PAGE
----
A Canadian is auctioning off the game ball used in the first Olympic gold medal basketball game.

Jimmy Stewart, 74, owns the ball. Stewart’s father, James, was a member of the Canadian team, the Windsor Ford V8’s from Windsor, Ont. They placed second, losing to the United States in a game played outdoors in the rain on a muddy tennis court.

After the game, Stewart's mother discretely walked off the muddy Berlin court with the ball wrapped in a blanket.

“The weather caused the spectators to wear Hudson Bay blankets for protection from cold and protection from the rain,” Stewart said. “[My father] walked over to my mother and told her to put it under the blanket and keep it as a souvenir.”

The story goes that James Stewart showed his teammates the ball while steaming back to Canada on a ship.

The ball — a lumpy, oblong piece of leather that looks more like a volleyball than a basketball — has been in the Stewart family ever since. It's marked with the manufacturer's name, "Berg," on one side and the word "Basket-Ball."

“It has not been handled in many, many years – 75 now,” Stewart said. “It has been on display a few times.”

Otherwise, it’s also been stored safely in a vault, said Stewart, who now lives in Pickering, near Toronto.

Ford V8's

The Ford V8's, a team from Windsor, Ont., and sponsored by the Ford Motor Co., placed second at the 1936 Olympic Games in Berlin. (Ford Motor Co.)

Stewart said he thought of giving the ball to a museum or hall of fame, including the Windsor-Essex Sports Hall of Fame, now that it has a permanent home and display in the Windsor’s new $78-million aquatic centre.

“But I changed my mind,” he said.

“Our family never became very interested in the game, other than myself. We got to the point it was not being shared with people,” Stewart said. “We’ve come to the point now, with the [original] rules of basketball going for $4 million, I thought it was time to put it to auction and see what we can get for the ball.”

The rules penned by Canadian James Naismith sold for $4.4 million US. It was subject of an ESPN 30 for 30 documentary, for which sports marketer Keith Zimmerman was interviewed.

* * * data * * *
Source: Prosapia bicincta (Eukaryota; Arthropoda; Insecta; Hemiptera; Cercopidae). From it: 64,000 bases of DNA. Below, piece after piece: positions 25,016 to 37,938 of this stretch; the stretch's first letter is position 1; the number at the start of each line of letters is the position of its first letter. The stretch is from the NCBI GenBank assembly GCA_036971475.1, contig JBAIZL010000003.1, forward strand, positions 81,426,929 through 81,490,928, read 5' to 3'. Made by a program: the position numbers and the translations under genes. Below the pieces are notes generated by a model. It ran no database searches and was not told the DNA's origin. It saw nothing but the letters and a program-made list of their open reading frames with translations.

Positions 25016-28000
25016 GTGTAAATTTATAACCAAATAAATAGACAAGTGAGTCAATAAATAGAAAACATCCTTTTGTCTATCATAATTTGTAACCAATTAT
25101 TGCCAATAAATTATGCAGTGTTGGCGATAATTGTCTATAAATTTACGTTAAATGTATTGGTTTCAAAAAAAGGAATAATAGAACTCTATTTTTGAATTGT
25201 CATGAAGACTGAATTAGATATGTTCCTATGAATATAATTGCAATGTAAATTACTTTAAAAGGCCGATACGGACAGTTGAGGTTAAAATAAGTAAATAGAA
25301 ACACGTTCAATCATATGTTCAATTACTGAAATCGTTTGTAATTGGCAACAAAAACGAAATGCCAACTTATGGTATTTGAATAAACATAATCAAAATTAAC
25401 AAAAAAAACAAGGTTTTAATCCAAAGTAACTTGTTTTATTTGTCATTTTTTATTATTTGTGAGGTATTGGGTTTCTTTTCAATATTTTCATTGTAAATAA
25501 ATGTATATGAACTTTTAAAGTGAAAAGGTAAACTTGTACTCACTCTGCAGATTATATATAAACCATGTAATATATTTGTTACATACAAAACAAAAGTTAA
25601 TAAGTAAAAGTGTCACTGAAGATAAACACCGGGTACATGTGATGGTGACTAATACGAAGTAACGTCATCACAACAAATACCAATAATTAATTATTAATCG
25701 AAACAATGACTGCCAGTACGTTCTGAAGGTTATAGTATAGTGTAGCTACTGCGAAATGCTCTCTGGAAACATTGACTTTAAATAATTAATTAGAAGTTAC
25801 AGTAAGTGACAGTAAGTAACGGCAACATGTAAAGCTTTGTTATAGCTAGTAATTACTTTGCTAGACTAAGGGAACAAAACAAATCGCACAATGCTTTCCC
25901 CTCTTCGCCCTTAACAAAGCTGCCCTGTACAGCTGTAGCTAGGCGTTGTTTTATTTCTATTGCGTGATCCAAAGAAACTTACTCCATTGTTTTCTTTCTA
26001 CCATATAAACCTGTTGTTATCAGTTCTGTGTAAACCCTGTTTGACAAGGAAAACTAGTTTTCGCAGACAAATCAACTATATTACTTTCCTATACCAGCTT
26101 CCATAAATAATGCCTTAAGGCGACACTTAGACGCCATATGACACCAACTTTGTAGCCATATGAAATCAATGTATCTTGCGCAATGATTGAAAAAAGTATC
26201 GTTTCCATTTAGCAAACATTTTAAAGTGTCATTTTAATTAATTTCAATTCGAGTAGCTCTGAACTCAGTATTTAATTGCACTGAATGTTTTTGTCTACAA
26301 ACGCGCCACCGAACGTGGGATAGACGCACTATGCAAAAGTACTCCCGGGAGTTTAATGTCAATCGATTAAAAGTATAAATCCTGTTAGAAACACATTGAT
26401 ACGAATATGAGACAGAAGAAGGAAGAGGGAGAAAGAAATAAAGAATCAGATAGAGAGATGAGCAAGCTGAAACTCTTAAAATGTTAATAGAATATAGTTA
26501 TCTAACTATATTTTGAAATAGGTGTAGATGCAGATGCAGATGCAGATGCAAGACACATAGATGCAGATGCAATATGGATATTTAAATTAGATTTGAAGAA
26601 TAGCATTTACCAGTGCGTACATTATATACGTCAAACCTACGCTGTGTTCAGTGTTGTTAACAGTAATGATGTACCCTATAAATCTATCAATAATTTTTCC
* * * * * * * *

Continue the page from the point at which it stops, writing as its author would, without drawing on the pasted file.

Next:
Zimmerman worked with the Naismith family for years.

Rich Hughes, author of Netting Out Basketball 1936, a book that details the sport at the 1936 Olympic Games, put Stewart in touch with Zimmerman.

Hoping for 'six figures'

Zimmerman is helping Stewart sell the ball through Golden Auctions. Zimmerman says at least one auction house has previously authenticated the ball but says the story alone is enough — the way it was acquired and the fact James Naismith handed out the medals after the game.

“There is plenty of provenance on the ball. That ball has been been with the family from the day it left Berlin to the day it got back to Canada. There is story after story. There are all kinds of tracings,” Zimmerman said.

He expects the ball to net “six figures.”

”But when it’s one of a kind like this, really, nobody knows,” Zimmerman said.

A 1936 gold medal won by Jesse Owens recently sold for $1.47 million US. Zimmerman doesn’t expect the ball to fetch quite that much.

'I don't want to be disappointed.'- Jimmy Stewart

“We’d be really happy if it was in that $250,000 to $750,000 range,” he said.

Stewart won’t say what he hopes to get.

“I’m hoping that it’s quite high. But I’d rather not say,” he said “I don’t want to be disappointed.”

Zimmerman said almost no one in the U.S. knows the ball even exists, but the story is starting to make the rounds. Stewart said he was just interviewed by Sports Illustrated.

The ball will be auctioned off July 12.